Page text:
Are you counting?
Facebook is building a big new $750 million data center in Alabama
On Thursday, the social networking giant announced it was building a new 970,000 square foot facility in Huntsville, a city in the northern part of the US state.
The company now builds and open-sources its own data center hardware through the Open Compute Project, an initiative to make data center designs freely available to engineers — and underming the traditional server industry in the process.

Bird is the fastest startup ever to reach a $1 billion valuation
… People familiar with the deal told Quartz that at least three investors involved in that round—Sequoia, Accel, and Tusk Ventures—have already signed documents and wired money to Bird.
Bird is now raising additional funds in the series C round, seeking a total of $300 million, which would value it around $2 billion, sources familiar with the deal said. “People have definitely given them cash at the $2 billion valuation,” one of the people told Quartz.
… Bird is still remarkable for how quickly it achieved unicorn status. Founded in September 2017, Bird hit the $1 billion marker in well under a year, the fastest ever.

(Related) Is this a not-so-subtle bubble warning?
Unicorns Are Worth Twice As Much As Last Month
If SoftBank keeps throwing cash at startups like WeWork, the numbers will start to lose their meaning.
… “When the ducks are quacking, feed them,” capital markets bankers will tell you, and Bird took that lesson to its avian heart.
In other totally normal unicorn rapid valuation-doubling news:
SoftBank Group Corp. is in discussions to invest another giant slug of capital in WeWork Cos., with a deal that would value the shared-office company at $35 billion to $40 billion, according to people familiar with the matter.
Such an investment would roughly double WeWork’s $20 billion valuation, set last August when SoftBank invested $4.4 billion in the company.
I have to say, if SoftBank is going to become the entire market for hot private technology startups, then every valuation is going to be marked-to-SoftBank, and the numbers will start to lose their meaning.

Free money? It’s a bit more complicated than that.
If You’re A Facebook User, You’re Also a Research Subject
The professor was incredulous. David Craig had been studying the rise of entertainment on social media for several years when a Facebook Inc. employee he didn’t know emailed him last December, asking about his research. “I thought I was being pumped,” Craig said. The company flew him to Menlo Park and offered him $25,000 to fund his ongoing projects, with no obligation to do anything in return.
… The free gifts are just one of the little-known and complicated ways Facebook works with academic researchers. For scholars, the scale of Facebook’s 2.2 billion users provides an irresistible way to investigate how human nature may play out on, and be shaped by, the social network. For Facebook, the motivations to work with outside academics are far thornier, and it’s Facebook that decides who gets access to its data to examine its impact on society.
… More than a hundred Ph.D.-level researchers work on Facebook’s in-house core data science team, and employees say the information that points to growth has had more of an impact on the company's direction than Chief Executive Officer Mark Zuckerberg’s ideas.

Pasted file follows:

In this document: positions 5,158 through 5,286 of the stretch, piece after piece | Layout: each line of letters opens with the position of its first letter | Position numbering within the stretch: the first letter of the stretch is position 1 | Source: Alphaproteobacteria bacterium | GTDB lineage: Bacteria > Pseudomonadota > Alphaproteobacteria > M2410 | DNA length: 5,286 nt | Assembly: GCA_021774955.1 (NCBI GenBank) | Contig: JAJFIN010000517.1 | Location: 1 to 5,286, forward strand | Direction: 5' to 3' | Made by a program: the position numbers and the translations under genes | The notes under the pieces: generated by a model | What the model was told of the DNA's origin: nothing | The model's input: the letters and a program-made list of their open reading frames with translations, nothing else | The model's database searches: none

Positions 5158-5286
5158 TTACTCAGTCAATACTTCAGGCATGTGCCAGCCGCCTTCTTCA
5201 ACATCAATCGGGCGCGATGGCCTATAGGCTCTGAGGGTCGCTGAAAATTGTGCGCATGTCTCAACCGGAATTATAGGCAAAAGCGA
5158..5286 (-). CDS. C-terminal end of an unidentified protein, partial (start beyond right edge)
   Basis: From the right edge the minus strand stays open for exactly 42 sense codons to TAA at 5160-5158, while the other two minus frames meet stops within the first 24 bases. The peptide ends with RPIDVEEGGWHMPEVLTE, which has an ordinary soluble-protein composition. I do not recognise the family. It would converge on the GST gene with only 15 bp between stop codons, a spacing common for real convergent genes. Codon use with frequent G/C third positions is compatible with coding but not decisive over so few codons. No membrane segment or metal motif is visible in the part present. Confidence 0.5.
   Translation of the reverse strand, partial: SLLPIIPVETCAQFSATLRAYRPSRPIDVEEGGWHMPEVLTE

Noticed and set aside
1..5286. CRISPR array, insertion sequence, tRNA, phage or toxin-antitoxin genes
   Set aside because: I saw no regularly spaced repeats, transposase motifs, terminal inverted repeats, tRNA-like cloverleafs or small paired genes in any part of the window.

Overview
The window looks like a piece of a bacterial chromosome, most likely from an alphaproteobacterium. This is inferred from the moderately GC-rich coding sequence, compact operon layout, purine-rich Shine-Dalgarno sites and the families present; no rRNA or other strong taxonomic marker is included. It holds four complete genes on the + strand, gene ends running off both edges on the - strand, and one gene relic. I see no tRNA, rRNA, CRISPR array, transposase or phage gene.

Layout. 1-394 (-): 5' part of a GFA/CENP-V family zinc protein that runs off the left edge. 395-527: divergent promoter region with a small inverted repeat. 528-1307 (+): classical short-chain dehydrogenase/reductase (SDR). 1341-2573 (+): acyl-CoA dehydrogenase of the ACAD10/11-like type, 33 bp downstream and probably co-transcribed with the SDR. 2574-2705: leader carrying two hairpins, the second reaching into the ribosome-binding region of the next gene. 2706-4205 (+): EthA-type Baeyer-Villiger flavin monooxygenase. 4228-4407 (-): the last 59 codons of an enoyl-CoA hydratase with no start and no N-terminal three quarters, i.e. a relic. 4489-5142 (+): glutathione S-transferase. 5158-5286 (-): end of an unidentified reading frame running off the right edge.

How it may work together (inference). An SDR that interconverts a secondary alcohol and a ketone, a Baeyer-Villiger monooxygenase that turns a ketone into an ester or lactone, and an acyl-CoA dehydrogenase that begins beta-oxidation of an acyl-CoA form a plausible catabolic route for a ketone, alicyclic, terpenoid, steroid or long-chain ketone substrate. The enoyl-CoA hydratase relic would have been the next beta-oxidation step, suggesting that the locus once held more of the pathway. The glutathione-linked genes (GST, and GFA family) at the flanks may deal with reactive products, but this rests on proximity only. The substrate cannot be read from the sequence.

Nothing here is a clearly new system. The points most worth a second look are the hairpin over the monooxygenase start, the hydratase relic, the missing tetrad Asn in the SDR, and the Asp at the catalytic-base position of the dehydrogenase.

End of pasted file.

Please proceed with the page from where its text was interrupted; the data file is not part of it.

Facebook is far more hesitant to work with outsiders; it risks unflattering findings, leaks of proprietary information, and privacy breaches. But Facebook likes it when external research proves that Facebook is great. And in the fierce talent wars of Silicon Valley, working with professors can make it easier to recruit their students.
… The company has stopped short of pursuing deeper research on potentially negative fallout of its power. According to its public database of published research, Facebook’s written more than 180 public papers about artificial intelligence but just one study about elections, based on an experiment Facebook ran on 61 million users to mobilize voters in the Congressional midterms back in 2010.

BB-8 in Colorado.
Sphero raises $12M as it focuses on education
This year has been a rough one for Sphero. The Colorado-based toy robotics startup kicked off the year with dozens of layoffs, a result of tepid interest in its line of Disney-branded consumer products.
Here’s a little good news, however. The company has raised another $12 million, bringing its total up to around $119 million, according to Crunchbase. The latest round will go into helping shape the BB-8 maker into an education-first company.

Most are words I’ve never heard of…
New words list June 2018
Oxford English Dictionary

Now there’s an App for making an App for that!
App Maker, Google’s low-code tool for building business apps, comes out of beta
It’s been a year and a half since Google announced App Maker, its online tool for quickly building and deploying business apps on the web. The company has mostly remained quiet about App Maker ever since and kept it in a private preview mode, but today, it announced that the service is now generally available and open to all developers who want to give it a try.
Access to App Maker comes with any G Suite Business and Enterprise subscription, as well as the G Suite for Education edition. The overall idea here is to help virtually anybody in an organization — including those with little to no coding experience — to build their own line-of-business apps based on data that’s already stored in G Suite, Google’s Cloud SQL database or any other database that supports JDBC or that offers a REST API (that that’s obviously a bit more of an advanced operation).